(Bloomberg) -- T-Mobile US Inc. and Sprint Corp. asked regulators to approve their merger, saying consumers will benefit from a faster network even as the $26.5 billion deal removes a competitor from the U.S. wireless market.
An enlarged T-Mobile can quickly build a next-generation -- so-called 5G -- network giving more people access to speedy broadband, the companies said in a document filed with the Federal Communications Commission on Monday. The application heralds months of scrutiny by competition and antitrust authorities.
T-Mobile, the fastest-growing of the four major U.S. wireless companies thanks to low prices and features such as free video, needs approval from the FCC and Justice Department. The combination of T-Mobile and smaller Sprint would have about 71 million wireless subscribers, compared with 77 million for AT&T Inc. and 111 million for Verizon Communications Inc., according to data compiled by Bloomberg.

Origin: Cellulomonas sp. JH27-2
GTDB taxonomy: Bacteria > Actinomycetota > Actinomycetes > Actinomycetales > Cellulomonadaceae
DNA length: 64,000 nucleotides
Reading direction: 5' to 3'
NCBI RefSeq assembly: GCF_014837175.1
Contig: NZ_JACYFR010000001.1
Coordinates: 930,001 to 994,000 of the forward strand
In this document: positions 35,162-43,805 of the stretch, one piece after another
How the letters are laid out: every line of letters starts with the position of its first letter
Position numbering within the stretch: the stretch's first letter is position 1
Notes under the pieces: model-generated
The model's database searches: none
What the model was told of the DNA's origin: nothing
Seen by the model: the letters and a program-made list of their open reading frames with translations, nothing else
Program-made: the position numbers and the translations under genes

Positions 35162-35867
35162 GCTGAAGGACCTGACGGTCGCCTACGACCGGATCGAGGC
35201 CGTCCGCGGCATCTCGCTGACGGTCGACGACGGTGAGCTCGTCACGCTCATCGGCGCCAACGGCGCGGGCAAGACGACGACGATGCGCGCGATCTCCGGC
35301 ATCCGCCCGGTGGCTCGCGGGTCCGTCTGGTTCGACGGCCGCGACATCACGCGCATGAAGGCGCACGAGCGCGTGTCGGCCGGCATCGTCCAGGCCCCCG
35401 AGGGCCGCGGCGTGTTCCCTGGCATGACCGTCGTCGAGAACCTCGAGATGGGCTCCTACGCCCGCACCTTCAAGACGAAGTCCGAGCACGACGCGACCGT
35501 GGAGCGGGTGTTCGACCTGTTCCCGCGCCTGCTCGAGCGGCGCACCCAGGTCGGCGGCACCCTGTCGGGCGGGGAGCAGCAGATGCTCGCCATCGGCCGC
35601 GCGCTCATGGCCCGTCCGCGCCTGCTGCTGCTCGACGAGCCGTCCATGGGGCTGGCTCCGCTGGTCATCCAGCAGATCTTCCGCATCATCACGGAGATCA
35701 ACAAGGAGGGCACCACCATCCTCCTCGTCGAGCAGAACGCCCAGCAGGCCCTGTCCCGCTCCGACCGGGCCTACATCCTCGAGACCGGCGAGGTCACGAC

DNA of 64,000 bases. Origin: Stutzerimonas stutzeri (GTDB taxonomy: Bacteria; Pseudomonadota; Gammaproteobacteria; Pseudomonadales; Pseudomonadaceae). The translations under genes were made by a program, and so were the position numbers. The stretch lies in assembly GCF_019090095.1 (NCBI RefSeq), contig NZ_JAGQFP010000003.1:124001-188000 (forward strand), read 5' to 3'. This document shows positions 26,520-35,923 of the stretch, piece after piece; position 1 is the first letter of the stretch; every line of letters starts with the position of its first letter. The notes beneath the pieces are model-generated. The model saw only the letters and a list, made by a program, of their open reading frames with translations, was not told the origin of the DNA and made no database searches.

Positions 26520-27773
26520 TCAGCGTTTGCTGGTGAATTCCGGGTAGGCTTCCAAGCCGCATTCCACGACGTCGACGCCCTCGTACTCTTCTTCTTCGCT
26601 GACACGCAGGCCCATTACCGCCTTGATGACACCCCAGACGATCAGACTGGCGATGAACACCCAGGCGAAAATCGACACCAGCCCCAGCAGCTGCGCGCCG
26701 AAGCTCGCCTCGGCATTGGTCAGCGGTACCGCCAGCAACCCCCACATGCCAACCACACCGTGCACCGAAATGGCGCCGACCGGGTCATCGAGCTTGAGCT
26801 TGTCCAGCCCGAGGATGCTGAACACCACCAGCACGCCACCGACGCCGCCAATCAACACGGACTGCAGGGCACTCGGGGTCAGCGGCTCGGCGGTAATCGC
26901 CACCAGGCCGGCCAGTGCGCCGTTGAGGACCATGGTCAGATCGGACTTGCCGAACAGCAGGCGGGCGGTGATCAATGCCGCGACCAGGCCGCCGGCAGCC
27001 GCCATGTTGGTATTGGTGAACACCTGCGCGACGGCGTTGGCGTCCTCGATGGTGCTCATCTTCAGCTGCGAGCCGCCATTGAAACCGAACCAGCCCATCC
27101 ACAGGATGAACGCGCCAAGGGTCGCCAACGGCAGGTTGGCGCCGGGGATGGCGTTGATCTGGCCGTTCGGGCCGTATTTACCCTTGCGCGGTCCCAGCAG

The merging companies have said that together they’d have strength to take on leaders Verizon and AT&T.
The promise of 5G may not be enough to carry the deal before regulators concerned that competition could be reduced by combining two of the top four mobile providers. Doubts have helped send shares of both T-Mobile and Sprint down since the deal was announced April 29.
Regulators discouraged an earlier dalliance between T-Mobile and Sprint, and in 2011 blocked larger AT&T’s attempt to buy T-Mobile, saying it was important to keep four competitors in the market.
Since then there’s been a change from Democratic to Republican leadership under President Donald Trump. The companies are betting they can persuade the new regulators, who include an antitrust chief who tried unsuccessfully tried to block AT&T’s purchase of WarnerMedia.
T-Mobile, based in Bellevue, Washington, faces a June 27 hearing before the U.S. Senate’s antitrust panel which could shed light on the degree of political opposition to the deal for Sprint, based in Overland Park, Kansas.
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